But now it simply looked abandoned and forgotten.
Looking around me I searched for my dog.
Catching sight of a tail behind a tall sage bush, I called her name.
One more time I called for Kory, and I smiled as she came happily bouncing in my direction..................
I smile even now when I look at the pictures both directly above and below these words.
The boards all showed signs of vehicles that had scraped against them during races, and even though I was standing on track, tumbleweeds and weeds completely obscured it.
In the picture below, tumble weeds had bundled together in piles in front of the bleachers, underneath the bleachers, and in the aisles between each set of bleachers.
Old tumbleweeds were everywhere, and as I stood looking at the mountains of prickly bushes I thought back to last spring.
LC, Kory and I had gone to Arco for a few hours on a very windy spring day.
By the time we got back to the house we were shocked to see tumbleweeds everywhere.
They were piled higher than our head the entire length of the front of the house
The mountains of tumbleweeds were piled even higher in the back yard.  The back fence, the front fence, the gates - all piled with tumble weeds.  A huge pile pushed up against the back fence close to the tool shed.  Endless tumbleweeds caught in trees and bushes and flying over the top of the house.
I had never seen so many tumble weeds in my life.
It took a lot of work by Atomic City residents to clean up the mess when it was all said and done, over the course of many days.
But nobody had cleaned up the raceway, and signs of our springtime-tumbleweed-storm were everywhere I looked.................
The color of springtime is in the flowers; the color of winter is in the imagination............Terri Guillemets

Tuesday, November 24, 2015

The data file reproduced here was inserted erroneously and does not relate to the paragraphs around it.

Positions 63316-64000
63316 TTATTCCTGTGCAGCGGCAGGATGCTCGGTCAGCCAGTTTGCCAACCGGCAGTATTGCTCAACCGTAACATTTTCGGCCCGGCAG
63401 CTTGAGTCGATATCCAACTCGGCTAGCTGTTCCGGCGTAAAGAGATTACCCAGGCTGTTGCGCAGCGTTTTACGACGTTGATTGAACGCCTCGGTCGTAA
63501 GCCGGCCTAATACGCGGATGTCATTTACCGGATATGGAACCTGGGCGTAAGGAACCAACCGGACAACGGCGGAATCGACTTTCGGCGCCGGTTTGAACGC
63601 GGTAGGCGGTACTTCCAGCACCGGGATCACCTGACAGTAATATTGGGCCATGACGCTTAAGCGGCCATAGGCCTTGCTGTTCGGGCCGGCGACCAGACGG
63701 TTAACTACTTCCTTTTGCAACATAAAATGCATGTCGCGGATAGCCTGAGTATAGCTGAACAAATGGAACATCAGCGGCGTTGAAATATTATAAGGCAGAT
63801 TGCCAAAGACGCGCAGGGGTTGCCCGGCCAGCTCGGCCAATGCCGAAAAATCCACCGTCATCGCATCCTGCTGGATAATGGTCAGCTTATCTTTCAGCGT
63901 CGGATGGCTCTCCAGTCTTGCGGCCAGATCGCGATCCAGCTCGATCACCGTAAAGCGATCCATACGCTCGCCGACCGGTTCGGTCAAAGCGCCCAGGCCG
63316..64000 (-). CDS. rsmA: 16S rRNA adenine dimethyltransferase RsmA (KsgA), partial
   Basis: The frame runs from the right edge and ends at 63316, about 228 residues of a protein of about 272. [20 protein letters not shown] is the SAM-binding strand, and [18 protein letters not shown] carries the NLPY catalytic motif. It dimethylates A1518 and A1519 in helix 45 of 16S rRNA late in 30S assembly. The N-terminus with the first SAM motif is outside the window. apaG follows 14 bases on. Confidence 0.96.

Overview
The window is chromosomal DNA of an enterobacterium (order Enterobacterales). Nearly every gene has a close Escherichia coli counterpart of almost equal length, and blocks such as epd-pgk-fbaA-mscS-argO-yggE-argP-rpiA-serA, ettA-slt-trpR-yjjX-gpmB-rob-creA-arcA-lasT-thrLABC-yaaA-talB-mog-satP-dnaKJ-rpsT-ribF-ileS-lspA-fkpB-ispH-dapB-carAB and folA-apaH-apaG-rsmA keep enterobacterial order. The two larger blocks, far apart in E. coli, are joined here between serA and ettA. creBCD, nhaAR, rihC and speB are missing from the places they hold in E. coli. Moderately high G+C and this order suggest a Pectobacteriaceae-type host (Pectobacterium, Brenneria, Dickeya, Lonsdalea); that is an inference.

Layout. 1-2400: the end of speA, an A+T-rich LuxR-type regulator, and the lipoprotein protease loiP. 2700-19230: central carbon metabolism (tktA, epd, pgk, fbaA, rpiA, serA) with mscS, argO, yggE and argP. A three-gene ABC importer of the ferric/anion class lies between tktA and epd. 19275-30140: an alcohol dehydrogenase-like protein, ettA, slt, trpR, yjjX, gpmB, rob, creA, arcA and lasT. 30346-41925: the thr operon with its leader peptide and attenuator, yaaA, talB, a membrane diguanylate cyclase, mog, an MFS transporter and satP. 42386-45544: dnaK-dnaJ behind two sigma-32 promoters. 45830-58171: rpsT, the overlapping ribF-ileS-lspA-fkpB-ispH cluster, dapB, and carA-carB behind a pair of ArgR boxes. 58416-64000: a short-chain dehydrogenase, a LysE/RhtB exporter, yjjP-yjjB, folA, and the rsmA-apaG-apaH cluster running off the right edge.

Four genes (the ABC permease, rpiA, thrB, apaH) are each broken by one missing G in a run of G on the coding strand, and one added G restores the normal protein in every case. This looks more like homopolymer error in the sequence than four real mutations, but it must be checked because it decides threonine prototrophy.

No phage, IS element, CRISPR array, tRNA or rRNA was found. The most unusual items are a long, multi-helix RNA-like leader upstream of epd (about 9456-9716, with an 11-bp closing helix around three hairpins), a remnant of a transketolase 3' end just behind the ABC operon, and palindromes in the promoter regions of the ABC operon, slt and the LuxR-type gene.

Catching Up Little By Little

So do we pass the ghosts that haunt us later in our lives; they sit undramatically by the roadside like poor beggars, and we see them only from the corners of our eyes, if we see them at all. The idea that they have been waiting there for us rarely crosses our minds. Yet they do wait, and when we have passed, they gather up their bundles of memory and fall in behind, treading in our footsteps and catching up, little by little...........Stephen King, Dark Tower Set

Wednesday, November 18, 2015

Nothing In Particular

Walking around the quiet and boring little metropolis of Atomic City at this time of year is like living in the center of some mystical, nature novel.
As we wander down and up every gravel road within the city limits Kory and I manage (without even trying) to set off every dog in town.
Little yappie dog here, two mid sized red dogs there, up and down every street until suddenly it seems that the entire town in barking.
The only dog not barking is mine, and Kory looks at each overly excited mutt with that imperious stare that she has, before eventually moving on.
I'm sure that my neighbors get tired of the barking, but that is their problem to own and not mine..................
As winter continues to close in on SE Idaho, I keep wondering where the bucks are.
There were three of them wandering around town throughout the summer - one large, one very large, and one much younger male.
They roamed together through the summer, wandering throughout town usually late in the evening, all beautiful and healthy looking, and I smiled when I saw them knowing that in a few months they would not be so eager to be in each others' company.
I have not seen them in a couple of months now................